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Is White Better? The lighter you are does that make you prettier? Smarter? More desirable. Many women of color are using bleaching elements to make themselves lighter. And if they are not using the chemicals they may also be doing it by photoshopping to make them appear lighter aka whiter. What does this do for a woman's self esteem? Where is this coming from?
Tonight we have Ng'endo Mukii, Animator of “Yellow Fever” interview. She is a Kenyan animator, director, and editor. She has created a powerful film that deals with this practice of bleaching skin and how the decision to do so in ingrained in little black girls at a very young age.
Find Her online and Watch the Film Yellow Fever:
Host: Dr. Donnamaria Culbreth
Guest: Dr. Ronald E. Hall, Founder of the Color Clinic, co-author of The Color Complex and author of "The Bleaching Syndrome Among People of Color"
Topics: Skin Bleaching and the Bleaching Syndrome in America and Abroad
Talking about Colorism Out in the Open
HERE WE WILL GO INTO DOME OF THE REASONS WHY PEOPLE BLEACH THE SKIN AND SOME OF THE DANGEROUS PHYSICAL EFFECTS AS WELL AS A FEW PSYCHOLOGICAL IMPLICATIONS.
Come vibe with the hosts Ms.Zee & Lady GemNEye as they discuss various topics every Sunday at 7pm pst/10pm est. Call in & speak at 646-787-8180
Topic: SOCIETY'S IMPACT ON OUR BODY IMAGE
WHY ARE WE SO OBSESSED WITH OUR BODIES AND SKIN TONE? IS PLASTIC SURGERY WORTH THE RISK? BUTT INJECTIONS GONE WRONG? IS SKIN BLEACHING DANGEROUS?
What's body image? Body image is how you see yourself when you look in the mirror or when you picture yourself in your mind. It encompasses: What you believe about your own appearance (including your memories, assumptions, and generalizations).How you feel about your body, including your height, shape, and weight. How you sense and control your body as you move. How you feel in your body, not just about your body.
Skin Color, whether we want to believe it or not, is still the elephant in the living room in the hearts of Black people the world over.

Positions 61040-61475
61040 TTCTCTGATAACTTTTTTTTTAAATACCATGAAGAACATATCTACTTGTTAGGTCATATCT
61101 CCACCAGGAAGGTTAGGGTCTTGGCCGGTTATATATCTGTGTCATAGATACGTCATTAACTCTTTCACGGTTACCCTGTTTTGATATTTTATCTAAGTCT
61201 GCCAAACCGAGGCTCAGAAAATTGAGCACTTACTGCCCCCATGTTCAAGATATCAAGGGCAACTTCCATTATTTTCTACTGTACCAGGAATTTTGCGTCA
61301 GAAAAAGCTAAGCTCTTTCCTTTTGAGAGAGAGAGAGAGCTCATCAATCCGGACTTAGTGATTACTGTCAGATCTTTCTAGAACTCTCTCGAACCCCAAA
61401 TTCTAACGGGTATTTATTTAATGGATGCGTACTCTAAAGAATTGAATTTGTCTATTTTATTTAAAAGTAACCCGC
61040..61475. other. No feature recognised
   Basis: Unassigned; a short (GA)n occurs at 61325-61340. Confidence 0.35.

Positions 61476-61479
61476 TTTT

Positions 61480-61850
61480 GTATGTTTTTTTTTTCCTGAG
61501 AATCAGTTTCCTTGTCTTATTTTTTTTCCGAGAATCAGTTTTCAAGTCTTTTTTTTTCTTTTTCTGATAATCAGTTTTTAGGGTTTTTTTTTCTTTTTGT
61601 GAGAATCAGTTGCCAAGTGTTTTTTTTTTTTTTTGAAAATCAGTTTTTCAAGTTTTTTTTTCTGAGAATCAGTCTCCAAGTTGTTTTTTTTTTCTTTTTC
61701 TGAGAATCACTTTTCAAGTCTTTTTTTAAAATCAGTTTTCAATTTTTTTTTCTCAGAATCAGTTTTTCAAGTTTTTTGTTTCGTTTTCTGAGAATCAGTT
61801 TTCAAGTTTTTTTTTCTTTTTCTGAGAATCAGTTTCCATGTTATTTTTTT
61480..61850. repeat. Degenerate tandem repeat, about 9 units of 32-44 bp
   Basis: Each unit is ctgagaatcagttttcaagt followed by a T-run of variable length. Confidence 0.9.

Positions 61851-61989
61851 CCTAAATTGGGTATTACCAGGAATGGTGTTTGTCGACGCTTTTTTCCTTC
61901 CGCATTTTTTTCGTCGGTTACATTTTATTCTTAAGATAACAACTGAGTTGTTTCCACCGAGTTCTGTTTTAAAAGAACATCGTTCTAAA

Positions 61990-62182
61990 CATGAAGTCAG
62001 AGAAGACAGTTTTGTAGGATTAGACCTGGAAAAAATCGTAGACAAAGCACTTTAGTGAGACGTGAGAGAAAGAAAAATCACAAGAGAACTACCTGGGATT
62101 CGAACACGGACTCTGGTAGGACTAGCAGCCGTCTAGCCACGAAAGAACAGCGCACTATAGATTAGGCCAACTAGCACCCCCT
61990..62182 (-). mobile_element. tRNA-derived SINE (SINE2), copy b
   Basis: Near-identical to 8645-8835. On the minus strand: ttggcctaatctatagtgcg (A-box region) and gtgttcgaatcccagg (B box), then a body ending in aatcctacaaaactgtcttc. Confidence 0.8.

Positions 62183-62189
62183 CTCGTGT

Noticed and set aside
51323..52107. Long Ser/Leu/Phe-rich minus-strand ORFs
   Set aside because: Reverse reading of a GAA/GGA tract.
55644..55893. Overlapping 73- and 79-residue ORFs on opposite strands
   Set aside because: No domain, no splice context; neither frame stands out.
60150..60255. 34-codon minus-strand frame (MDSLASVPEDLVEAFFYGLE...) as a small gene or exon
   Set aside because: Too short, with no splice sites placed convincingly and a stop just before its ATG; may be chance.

While many Black people will readily cry out at the first sign of what they may feel is an encounter with racism, some of those same individuals will execute the same twisted mentality when dealing with people who are of their own race.
Other races of people will look on from the outside of this type of hypocrisy and remain befuddled as it just doesn't seem to add up properly.
How can one complain about being prejudged because of the color of their skin yet turn around and do the same damn thing to some of their own?
Most would agree that this behavior has been internalized after being made to believe that we are truly inferior after hundreds of years of mental indoctrination while in slavery.
This is the case all the way up to the present time with the media brainwashing that continues to perpetuate these foolish myths.
Too many Black people are buying into this hook, line and sinker!
"SOME" Blacks who are of a lighter skin complexion can oftentimes feel superior to those who are darker. Many (BUT NOT ALL!) darker complected Blacks feel as sense of inferiority when compared to the lighter skinned Blacks when it comes to the expected treatment that they feel they will get when going up for a job or being considered by a potential romantic partner.
Let me officially say that THIS IS NOT ALL!
But many of us who are truly conscious and know better can sometimes slip into this twisted way of thinking in our everyday lives.
While many will defend those hateful practices of plastic surgery to alter their features or bleaching cream to lighten their skin, the fact of the matter is that self hate is a huge business and those who seek to profit from it is are all wolves in sheeps clothing.